Clifton’s Cafeteria: A Piece of L.A. History Restored for a New Generation

Its unapologetic kitschiness just seems to transcend time
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For generations of Angelenos, Clifton’s was the heart of downtown. The first time I walked through its doors, as a six-year-old whose sole encounters with the area had been trips to Olvera Street, I thought I was at Disneyland.

The forest motif and kitschy redwood-inspired dining room immersed me in a world of faux mountains and wildlife, which wasn’t always comforting: The fake bear and deer looked primed to attack.

In the cafeteria, unlike anything I encountered at school, you took your tray into a dark room that featured a waterfall. My mother and I were regulars on Sundays, when the kids’ beef patty plate with mashed potatoes and corn weighed in at less than a dollar. The terrazzo renditions of oil derricks, City Hall, the Griffith Observatory, and other landmarks in the entry have been cleaned up.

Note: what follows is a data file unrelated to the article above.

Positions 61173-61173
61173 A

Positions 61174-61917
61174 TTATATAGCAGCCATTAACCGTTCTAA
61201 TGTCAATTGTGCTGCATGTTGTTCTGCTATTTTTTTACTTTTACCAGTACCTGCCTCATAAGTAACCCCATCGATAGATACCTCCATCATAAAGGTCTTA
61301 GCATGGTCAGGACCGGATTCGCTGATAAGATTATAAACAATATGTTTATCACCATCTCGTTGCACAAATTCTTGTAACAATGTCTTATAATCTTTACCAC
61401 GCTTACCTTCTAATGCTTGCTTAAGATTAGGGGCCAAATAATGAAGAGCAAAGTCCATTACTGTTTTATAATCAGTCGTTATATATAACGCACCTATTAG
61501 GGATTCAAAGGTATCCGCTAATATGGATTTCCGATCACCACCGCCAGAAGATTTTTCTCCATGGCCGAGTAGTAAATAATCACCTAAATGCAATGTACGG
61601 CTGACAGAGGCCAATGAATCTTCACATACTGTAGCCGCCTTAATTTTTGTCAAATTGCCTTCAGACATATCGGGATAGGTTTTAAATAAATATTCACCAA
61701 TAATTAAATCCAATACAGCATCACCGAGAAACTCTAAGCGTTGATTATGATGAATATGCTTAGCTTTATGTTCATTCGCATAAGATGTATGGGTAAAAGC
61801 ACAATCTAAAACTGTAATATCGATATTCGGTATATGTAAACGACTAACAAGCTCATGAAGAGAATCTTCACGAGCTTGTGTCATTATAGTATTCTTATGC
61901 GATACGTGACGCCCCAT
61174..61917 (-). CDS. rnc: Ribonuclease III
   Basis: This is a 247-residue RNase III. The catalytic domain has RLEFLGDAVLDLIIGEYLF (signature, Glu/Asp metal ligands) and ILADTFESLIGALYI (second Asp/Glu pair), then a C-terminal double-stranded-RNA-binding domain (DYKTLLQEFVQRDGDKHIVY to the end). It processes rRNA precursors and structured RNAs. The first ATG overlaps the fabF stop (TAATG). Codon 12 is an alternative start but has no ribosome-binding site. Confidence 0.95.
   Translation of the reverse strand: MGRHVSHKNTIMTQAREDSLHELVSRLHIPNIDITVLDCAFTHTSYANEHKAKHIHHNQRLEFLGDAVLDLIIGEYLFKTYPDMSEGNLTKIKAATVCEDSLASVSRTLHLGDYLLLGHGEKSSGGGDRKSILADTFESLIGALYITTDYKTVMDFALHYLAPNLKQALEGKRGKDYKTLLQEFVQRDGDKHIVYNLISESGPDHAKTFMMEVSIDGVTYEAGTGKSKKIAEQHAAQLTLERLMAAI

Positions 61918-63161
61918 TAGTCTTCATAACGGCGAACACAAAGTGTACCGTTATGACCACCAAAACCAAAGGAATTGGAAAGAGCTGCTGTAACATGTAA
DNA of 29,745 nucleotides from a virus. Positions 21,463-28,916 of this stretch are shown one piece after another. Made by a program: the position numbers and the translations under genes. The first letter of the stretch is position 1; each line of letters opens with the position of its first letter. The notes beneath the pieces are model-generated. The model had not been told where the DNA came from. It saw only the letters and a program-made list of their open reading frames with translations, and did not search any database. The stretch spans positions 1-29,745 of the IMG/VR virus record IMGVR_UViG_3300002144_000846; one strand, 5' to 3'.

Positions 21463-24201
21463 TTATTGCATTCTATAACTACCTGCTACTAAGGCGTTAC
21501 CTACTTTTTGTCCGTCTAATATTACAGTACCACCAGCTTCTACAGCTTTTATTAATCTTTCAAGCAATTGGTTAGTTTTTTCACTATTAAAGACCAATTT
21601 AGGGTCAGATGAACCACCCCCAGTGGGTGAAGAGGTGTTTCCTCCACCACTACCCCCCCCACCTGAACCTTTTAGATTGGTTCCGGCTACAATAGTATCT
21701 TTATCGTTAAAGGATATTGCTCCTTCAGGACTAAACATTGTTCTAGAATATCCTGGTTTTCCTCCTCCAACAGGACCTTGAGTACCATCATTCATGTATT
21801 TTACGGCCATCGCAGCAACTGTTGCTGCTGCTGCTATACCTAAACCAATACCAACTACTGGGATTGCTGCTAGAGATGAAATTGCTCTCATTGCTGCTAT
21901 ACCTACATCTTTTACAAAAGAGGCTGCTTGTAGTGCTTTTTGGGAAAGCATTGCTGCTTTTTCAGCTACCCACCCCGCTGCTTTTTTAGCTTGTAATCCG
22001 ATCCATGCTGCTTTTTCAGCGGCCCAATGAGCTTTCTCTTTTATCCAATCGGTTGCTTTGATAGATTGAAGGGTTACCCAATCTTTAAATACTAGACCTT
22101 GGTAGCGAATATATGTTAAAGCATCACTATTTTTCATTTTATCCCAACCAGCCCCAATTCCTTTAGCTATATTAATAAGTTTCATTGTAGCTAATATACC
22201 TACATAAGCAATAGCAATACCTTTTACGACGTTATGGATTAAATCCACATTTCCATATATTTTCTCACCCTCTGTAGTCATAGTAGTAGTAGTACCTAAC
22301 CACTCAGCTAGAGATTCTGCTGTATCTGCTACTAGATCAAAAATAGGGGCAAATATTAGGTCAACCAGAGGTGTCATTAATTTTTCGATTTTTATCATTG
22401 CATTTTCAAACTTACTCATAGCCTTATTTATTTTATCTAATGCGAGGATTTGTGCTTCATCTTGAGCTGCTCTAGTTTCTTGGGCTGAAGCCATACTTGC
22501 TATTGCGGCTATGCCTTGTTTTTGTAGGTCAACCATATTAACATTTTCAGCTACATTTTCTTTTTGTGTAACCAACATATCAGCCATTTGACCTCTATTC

I’d add to that list Clifton’s itself: a piece of L.A. history that has been rightfully restored for a new generation of Angelenos to enjoy.


Alison Martino is a writer, television producer and personality, and L.A. pop culture historian. She founded the Facebook page Vintage Los Angeles in 2010. In addition to CityThink and VLA, Martino muses on L.A’s. past and present on Twitter and Instagram

 

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